When Olympic athlete Alysia Montano took part in a race only one month away from having a baby, she became known as "the pregnant runner." It was 2014 and she went on to win a national championship when her daughter was six months old, and another when she was 10 months old.
But in an opinion piece and video published by the New York Times on Sunday, Montano said when she told one of her former sponsors, Nike, that she wanted to have a baby during her career, the sports giant told her it would pause her contract and stop paying her.
This, she said, is at odds with commercials such as "Dream Crazier," released by Nike in February, where Nike-sponsored tennis player Serena Williams is praised for "having a baby and then coming back for more," and in which viewers are told: "Show them what crazy can do."
Nike has admitted that "a few" female athletes did previously have "performance-based reductions" in their fees, but last year it standardized its approach across all sports "so that no female athlete is penalized financially for pregnancy," according to a statement emailed to CNBC. It said it is common industry practice for agreements to include performance-based payment reductions, but did not confirm to the Times if its change in approach is a contractual guarantee.
Montano's article has prompted much debate. Women's rights campaigning organization Time's Up tweeted that Nike "should be supporting safe and healthy pregnancies — not pushing people out or slashing benefits."
Running coach Mario Fraioli called the lack of maternity benefits for women athletes "one of athletics' dirtiest secrets," in a tweet.
Meanwhile, Kelly Williams, managing director of consultancy Sports Revolution, believes that because most athletes are self-employed, paid maternity leave is not warranted. "I think there is more of a debate about keeping a ranking than getting paid. I think the movement in women's sport and focus on equality is absolutely great. But would we give a male athlete maternity leave? … (Women) don't want to be different, just treated the same (and) we should not notice the difference between athletes," she said in an email to CNBC.
"I own my own business and if I don't work, I don't get paid. I have to budget for babies and I have had three," she added.
The controversy also raises the question of whether brands should take a stand on social issues, as Nike has done in its advertising, or have their executives publicize opinions.
"Consumers increasingly expect brands to have a voice in political and social conversations, and gender equality is among the top issues Americans want to see companies support," according to Jeremy Robinson-Leon, president of New York based PR firm Group Gordon, in an email to CNBC. "However, the public won't stand for lip service. When a company's words and actions don't add up, its reputation will inevitably take a hit."
Nike is not afraid of controversy: Shares in the company fell in September 2018 after it released an ad starring activist Colin Kaepernick. For Simeon Siegel, an analyst at Nomura Instinet, its willingness to make a stand has not dented long-term sales. "Nike has a long history of … controversy for good and bad … and that long history sits side by side with a long history of becoming the largest … apparel (and) footwear brand in the history of time," he told CNBC by phone.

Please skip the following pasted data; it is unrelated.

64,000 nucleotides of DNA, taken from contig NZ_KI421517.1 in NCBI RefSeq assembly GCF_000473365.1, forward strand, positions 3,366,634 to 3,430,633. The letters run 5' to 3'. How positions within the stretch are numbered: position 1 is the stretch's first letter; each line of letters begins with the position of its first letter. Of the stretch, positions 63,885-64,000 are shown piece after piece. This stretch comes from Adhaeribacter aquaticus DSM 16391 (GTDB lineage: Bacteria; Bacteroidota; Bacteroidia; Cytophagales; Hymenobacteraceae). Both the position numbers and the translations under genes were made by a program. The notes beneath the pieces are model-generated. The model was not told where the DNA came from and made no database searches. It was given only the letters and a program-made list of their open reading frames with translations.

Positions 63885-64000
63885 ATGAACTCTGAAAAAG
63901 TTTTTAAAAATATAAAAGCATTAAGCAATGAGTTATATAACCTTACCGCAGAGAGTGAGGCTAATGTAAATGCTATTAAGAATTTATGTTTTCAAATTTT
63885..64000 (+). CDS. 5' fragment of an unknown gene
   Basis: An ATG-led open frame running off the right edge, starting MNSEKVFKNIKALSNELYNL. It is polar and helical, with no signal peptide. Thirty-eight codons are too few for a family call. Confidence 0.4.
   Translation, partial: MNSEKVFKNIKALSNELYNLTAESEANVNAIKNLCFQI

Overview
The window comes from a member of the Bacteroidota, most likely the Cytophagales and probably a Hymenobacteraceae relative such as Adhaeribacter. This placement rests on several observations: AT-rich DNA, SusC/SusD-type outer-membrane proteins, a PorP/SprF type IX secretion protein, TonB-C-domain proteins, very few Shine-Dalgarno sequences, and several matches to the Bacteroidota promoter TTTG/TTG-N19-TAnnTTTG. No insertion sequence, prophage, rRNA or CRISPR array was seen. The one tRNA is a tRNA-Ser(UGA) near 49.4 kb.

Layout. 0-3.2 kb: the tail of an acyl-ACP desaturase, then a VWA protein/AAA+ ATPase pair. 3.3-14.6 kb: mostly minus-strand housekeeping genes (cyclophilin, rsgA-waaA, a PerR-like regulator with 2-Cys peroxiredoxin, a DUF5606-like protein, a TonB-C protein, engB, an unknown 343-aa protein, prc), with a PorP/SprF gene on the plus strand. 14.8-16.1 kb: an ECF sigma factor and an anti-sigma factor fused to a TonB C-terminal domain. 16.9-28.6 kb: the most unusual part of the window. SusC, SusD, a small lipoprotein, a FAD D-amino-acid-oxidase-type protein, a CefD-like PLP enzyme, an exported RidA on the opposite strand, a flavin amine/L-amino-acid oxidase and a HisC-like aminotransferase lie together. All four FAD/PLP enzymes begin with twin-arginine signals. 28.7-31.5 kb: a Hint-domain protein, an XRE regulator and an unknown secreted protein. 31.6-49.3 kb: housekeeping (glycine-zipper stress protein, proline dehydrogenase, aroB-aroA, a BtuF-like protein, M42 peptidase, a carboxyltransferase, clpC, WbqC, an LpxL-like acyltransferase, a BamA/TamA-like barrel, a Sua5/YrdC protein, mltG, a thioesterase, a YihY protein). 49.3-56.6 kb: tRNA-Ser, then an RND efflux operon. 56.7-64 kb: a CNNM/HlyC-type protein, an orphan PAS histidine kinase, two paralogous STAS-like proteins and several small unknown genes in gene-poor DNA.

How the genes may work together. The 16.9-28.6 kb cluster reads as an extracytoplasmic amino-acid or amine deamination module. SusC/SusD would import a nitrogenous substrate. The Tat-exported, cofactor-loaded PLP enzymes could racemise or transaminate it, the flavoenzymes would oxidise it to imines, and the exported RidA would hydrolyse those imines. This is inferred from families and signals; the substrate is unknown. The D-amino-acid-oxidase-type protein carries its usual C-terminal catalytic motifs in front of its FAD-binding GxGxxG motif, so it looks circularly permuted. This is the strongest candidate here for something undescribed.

For Robinson-Leon, any company that pushes gender equality in its advertising but behaves differently in private risks its reputation.
"Clearly, a brand like Nike that bills itself as a leader on social issues hurts its credibility by saying one thing publicly and doing another backstage. It's illogical for the business and a disservice to the intended social impact. And, more broadly, it gives rise to an understandable cynicism on the part of the public that undermines the positive efforts of other responsible businesses," Robinson-Leon said in an email to CNBC.
Other companies have been tripped up by how their public behavior contrasts with their advertising — United Airlines' "Fly the friendly skies" was mocked on social media after a man was forcibly removed from a flight in 2017. But almost a year later, parent company United Continental Holdings posted its fifth consecutive year of profits.
"Dream Crazier," from February, and "Dream with Us," released on Mother's Day to promote Nike's sponsorship of teams playing in the 2019 FIFA Women's World Cup, are part of the company's strategy to grow its U.S. business by focusing on women.
The debate over maternity pay is not likely to dent sales to women, according to Siegel. "The reality is Nike('s)… marketing and their messaging is also inclusive … I believe that as long as they are not putting their head in the sand we are unlikely to see a sales miss," he told CNBC by phone.
Siegel added that Nike has been fast to deal with problems as it became aware of them. A year ago, the company saw an exodus of executives amid accusations of harassment and discrimination, and an apology from CEO Mark Parker who said the company would change its culture.
"Nike, generally speaking, over the past year has actually sought to get ahead of issues presumably as they became aware of them," Siegel said. "Rather than being called into question and then fixing the business, Nike during the worst of it aired their own dirty laundry. It's always fair to challenge why there was dirty laundry in the first place, but on a relative scale the fact that the company has moved fast to at least try to make change and correct is worthy of note," he told CNBC by phone.
"From an investing perspective right now, the company continues to grow healthfully which means from a consumer perspective people are still buying their products en masse."